|Anthony Freda Art|
With the recent and ongoing airstrikes launched against Syria by the United States and its “regional” and NATO allies, a number of questions have arisen from a variety of quarters who remain entirely confused as to the ongoing angles of the players involved in the Syrian crisis. Confusion, of course, is a natural state resulting from the mainstream media’s attempt to conceal the fact that the United States and NATO/GCC are entirely responsible for the Syrian crisis to begin with as well as for the massive seizure of territory across Iraq and Syria by ISIS militants. These same media outlets have also played a major role in the obfuscation of the understanding of the crisis by providing false delineations and name changes bound to confuse an American population already afflicted with a short attention span.
With even the basic facts surrounding the Syrian crisis forced into obscurity by mass ignorance of their existence, the facts surrounding the recent US bombing of Syria have also given way to more questions.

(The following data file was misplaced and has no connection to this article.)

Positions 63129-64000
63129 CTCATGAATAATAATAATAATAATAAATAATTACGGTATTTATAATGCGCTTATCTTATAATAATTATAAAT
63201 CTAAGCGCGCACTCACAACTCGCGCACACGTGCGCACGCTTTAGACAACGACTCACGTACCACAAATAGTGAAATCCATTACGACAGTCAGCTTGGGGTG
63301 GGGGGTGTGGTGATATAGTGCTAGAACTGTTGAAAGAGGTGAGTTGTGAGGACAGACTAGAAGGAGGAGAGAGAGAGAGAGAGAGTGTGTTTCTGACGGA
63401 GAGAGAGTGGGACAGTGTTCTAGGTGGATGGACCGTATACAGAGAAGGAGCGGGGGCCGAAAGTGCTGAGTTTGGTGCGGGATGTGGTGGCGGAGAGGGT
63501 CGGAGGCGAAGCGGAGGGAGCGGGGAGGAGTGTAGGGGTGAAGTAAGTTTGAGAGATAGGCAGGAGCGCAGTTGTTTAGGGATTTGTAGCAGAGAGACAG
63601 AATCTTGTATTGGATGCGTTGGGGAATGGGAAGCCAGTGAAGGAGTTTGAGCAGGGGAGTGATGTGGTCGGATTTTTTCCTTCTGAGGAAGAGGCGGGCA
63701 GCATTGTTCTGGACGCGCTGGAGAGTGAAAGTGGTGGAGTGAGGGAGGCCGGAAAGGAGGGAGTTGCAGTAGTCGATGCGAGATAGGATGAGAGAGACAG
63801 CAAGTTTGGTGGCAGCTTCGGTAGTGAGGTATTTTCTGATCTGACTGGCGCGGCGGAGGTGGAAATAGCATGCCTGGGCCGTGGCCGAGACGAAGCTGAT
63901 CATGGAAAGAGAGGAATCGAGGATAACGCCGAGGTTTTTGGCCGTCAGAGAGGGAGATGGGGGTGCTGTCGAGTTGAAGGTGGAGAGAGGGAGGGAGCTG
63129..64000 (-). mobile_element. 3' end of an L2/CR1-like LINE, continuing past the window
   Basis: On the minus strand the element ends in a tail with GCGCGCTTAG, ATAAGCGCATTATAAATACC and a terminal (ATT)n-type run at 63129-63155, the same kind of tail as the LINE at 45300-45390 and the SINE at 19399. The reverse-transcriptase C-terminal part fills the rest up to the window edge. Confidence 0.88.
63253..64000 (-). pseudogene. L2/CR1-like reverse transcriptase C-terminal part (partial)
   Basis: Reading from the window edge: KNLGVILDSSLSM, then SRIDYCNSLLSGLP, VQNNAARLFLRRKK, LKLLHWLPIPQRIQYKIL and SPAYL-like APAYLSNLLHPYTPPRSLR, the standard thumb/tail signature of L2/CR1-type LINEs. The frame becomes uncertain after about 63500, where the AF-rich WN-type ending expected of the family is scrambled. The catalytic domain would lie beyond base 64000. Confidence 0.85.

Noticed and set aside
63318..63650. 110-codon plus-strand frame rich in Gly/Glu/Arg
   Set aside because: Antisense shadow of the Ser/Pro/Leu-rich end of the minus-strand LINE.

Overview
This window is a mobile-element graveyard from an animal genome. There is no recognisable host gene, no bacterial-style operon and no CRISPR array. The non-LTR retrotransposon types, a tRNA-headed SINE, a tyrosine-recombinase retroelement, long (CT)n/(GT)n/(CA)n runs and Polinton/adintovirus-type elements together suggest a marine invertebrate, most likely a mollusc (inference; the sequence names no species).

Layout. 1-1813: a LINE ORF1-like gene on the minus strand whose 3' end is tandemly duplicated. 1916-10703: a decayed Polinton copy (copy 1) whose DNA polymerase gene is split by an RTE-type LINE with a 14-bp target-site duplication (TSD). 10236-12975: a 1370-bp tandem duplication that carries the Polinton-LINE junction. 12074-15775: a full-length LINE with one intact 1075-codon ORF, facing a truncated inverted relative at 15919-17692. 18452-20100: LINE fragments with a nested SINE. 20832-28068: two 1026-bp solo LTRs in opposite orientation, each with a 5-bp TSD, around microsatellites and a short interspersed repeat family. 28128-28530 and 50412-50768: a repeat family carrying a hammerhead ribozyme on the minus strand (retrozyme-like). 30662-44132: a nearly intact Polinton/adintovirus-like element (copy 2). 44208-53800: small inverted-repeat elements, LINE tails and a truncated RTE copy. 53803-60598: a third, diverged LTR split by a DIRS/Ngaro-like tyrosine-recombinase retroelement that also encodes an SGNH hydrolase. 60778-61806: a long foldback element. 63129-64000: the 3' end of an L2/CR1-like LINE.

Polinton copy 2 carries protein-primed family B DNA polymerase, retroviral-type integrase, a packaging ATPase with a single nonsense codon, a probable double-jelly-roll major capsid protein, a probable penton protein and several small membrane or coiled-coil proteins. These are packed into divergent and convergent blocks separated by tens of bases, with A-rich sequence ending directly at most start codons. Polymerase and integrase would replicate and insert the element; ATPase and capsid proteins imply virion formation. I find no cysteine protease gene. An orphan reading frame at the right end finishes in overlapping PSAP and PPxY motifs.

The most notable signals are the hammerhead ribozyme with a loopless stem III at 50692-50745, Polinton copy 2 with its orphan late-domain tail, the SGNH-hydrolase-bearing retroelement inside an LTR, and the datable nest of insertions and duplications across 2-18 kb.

For that reason, a number of points must be made regarding the recent events and those that will unfold in the future inside Syria.
The recent airstrikes by the United States and its allies allegedly against ISIS positions in Syria have been soundly condemned by both Iran and Russia. Both countries have accurately pointed out that the airstrikes were a violation of Syria’s national sovereignty and a violation of international law. Syria, however, has refrained from outrage and has even stated that the United States informed it of the attacks before they took place.
Syria’s reaction has caused many to believe one of two things: First, that the United States truly is focused on eliminating ISIS; and, second, that the United States and Syria are now working together to achieve this end.
Despite Syria’s forbearance, however, the truth is far from either of these ideas. The United States is in no way interested in destroying its own proxy army nor is it interested in working with the secular Assad government. After all, Assad and the Syrian government are the ultimate target of the West to begin with.
It is thus very important to note that informing Syria of attacks taking place on its soil is not the same as coordinating those attacks or cooperating with the Syrian government. In other words, information is not the same as cooperation.
The United States has repeatedly stated that it refuses to coordinate any airstrikes with the Syrian government and responded with an Orwellian statement that it would oust Assad military if he dare defend himself against American attacks.